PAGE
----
Treat Yourself / Weekend Links: Makeover Edition


It’s summer and my brain doesn’t feel like having to think too hard this weekend. Plus I need a time-out from all of the big opinions of the day. Is it too much to ask for all of us to just love our fellow man and then go paint some furniture together? It is. But that won’t stop me from dreaming of pretty walls and enjoying a yummy lunch and painting furniture by myself.

Also, a fun announcement. There’s a little something I’ve been working on these last few months. It’s free. It’s for you. It’ll be on the blog next week. Yay! Check back in, subscribe, and all that good stuff so you won’t miss it.

Now on to the weekend. May these links inspire you to re-imagine what’s right in front of you — whether it’s a cast-off piece of furniture, your refrigerator’s tired produce, a blank space on your wall that’s begging for art, or empty hands that just need a good book. Happy weekending!


Sewing Cabinet To Outdoor Bar from Sweet Pea.

My screen porch called and said she wanted this for parties. Please send all the old, empty sewing cabinets my way. I’m super lazy these days when it comes to rehabbing a piece of furniture but this one looks easy-ish and can work for everything from a party for grown-ups to a tub full of gatorades for my kids and their friends. Not to mention an iced-coffee bar. Tons of possibilities with this one.



Bizarro Meal Prep that Changes the Game from Kendra Adachi at The Lazy Genius Collective.

At first this sounded like it required more energy than I felt like giving because my lazy streak is a mile wide. But I’ve done this a couple of times now when I’m already working in the kitchen. It’s easy and makes you feel like a superhero when a lackluster Tuesday rolls around and you have a yummy lunch or diced veggies already waiting for you.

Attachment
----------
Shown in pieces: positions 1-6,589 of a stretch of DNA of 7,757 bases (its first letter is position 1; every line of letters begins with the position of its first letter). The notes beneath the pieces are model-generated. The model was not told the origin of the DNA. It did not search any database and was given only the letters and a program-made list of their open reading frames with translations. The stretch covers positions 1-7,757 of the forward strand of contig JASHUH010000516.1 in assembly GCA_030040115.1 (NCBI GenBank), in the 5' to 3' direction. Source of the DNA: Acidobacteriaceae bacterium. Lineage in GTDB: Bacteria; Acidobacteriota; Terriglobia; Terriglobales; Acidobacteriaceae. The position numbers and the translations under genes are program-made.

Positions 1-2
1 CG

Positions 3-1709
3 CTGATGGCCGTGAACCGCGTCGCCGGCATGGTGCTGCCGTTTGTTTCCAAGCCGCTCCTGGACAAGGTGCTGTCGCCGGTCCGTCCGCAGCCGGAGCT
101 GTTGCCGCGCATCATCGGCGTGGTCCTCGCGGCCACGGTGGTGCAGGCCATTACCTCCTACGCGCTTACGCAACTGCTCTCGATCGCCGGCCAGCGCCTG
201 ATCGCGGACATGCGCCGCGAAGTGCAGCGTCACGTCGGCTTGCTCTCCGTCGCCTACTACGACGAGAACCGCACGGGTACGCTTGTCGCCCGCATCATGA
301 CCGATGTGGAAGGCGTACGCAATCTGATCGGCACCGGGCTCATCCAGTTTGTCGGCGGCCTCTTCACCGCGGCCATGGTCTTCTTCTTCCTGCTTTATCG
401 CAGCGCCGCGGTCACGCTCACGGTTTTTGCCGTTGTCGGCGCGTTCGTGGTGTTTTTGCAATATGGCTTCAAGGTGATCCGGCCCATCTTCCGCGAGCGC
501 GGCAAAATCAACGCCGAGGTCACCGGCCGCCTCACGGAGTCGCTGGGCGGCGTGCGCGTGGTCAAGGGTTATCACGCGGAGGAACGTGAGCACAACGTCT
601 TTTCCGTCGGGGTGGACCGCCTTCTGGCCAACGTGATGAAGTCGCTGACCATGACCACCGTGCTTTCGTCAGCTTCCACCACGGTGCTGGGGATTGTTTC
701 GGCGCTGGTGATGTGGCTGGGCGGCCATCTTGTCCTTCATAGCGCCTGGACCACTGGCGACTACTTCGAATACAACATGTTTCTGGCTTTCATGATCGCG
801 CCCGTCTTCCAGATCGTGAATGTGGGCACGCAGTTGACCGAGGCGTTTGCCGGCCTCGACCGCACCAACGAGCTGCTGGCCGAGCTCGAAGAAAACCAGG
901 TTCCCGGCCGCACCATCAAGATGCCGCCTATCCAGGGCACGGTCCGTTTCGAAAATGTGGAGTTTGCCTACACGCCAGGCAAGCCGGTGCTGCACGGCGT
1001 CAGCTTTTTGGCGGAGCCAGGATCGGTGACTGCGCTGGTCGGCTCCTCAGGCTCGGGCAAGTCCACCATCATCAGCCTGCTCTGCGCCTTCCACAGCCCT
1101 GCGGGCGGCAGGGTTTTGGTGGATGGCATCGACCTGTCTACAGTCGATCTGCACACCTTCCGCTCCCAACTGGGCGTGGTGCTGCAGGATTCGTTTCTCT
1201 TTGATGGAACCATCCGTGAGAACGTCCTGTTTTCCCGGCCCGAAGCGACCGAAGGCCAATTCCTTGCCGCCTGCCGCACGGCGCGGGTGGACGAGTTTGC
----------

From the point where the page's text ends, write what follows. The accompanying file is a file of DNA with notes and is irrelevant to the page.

Get Your Falling Free Bonus Freebies at Shannan Martin Writes.

If you preorder Shannan’s book {coming out in September / can’t wait}, she’ll fill your arms with all sorts of goodies, including this FREE downloadable fine art print by Jess Franks. #swoon

You’re welcome. {I’ll be chatting more about this book in the weeks to come.}

Jess Franks Splendor

And here’s a couple of summer posts from yours truly that you may have missed:

My 5 Favorite Literary Novels Ever

5 literary novels

How to Receive Your Own Summer Life

Thank you Emily Freeman for recently featuring this one on “For Your Weekend.” What a sweet and happy gift.

pink flower


I’m all about helping you recapture the possibility of your right-now life.

If that sounds like something you need, sign up in the box below to receive fresh hope and possibility delivered to your inbox no more than a couple of times a week.

{P.S. Let’s hang out on Instagram.}


How I Almost Let a Horrible Light Fixture Ruin My Life

light fixture header pic

In a perfect world, life should pause when you move your family and all of your belongings to a new house during the busiest part of the year.

But it doesn’t. We are grown-ups and therefore we carry on, even if we are not always keeping calm. People need to be fed and clothed and helped and loved, major life transition or not. And so, like many of you, I schlep around our three kids who are at three different stages of life in three different schools and with three different sports. Church and basketball practice and birthdays and invites — they all keep going.